That is what a joule is, by definition in the metric system, a newtonmeter.

A kilogram weighs 10 Newtons (approx.) so to raise one kilogram up 168 meters takes this much work:

10 Newton x 168 meter = 1680 Newtonmeter = 1680 joule.
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Re: Calculate require force for moving in circular motion

Postby newrobert on November 20th, 2014, 2:24 am 

Thank you Marshall for replying to this post.

In fact if you can see my above post in which I did calculation with "Red" headings, I just made mistake in "red heading" but did correct calculation. I mean I also calculated correct Joule.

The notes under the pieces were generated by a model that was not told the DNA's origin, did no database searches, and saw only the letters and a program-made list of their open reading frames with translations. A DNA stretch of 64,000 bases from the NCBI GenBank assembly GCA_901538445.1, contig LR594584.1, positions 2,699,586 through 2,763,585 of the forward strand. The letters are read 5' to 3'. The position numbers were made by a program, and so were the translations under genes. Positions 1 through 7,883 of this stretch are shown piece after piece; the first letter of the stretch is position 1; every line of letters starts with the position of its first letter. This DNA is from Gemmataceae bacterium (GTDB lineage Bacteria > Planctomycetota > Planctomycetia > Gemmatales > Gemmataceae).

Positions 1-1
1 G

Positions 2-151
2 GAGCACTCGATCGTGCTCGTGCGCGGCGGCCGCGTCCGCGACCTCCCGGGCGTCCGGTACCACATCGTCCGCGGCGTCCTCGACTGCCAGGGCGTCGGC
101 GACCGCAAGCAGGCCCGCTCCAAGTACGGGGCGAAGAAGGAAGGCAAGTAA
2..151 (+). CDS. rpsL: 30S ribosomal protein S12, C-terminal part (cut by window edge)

Work (J) = 59,249 x 168 = 9,958,211 Joule

Here I want to tell you some thing about myself. I am 40 years old and I read general physics 25 years before and now forget every thing. I am a student now. From last 2 weeks while working this project I searched over Net and tried to understand all this again. So I will appreciate if you can explain things in such way that leads to calculating power. Sorry if I am shown to be dumb and asking such things again and again which are basic things for professionals like you. :)

K.E (J) = 59,249 Joule
Work (J) = 59,249 x 168 = 9,958,211 Joule

Is this the next equation for my project?

1 round is completed in 15 minutes so half circle (bottom - top) will be completed in 7.5 minutes, will I take here 7.5 minutes?

Power = Work (J) / Time
Power = 9,958,211 / 450
Power: 22,129 watts

Motor inefficiency: 10% (enough or add more)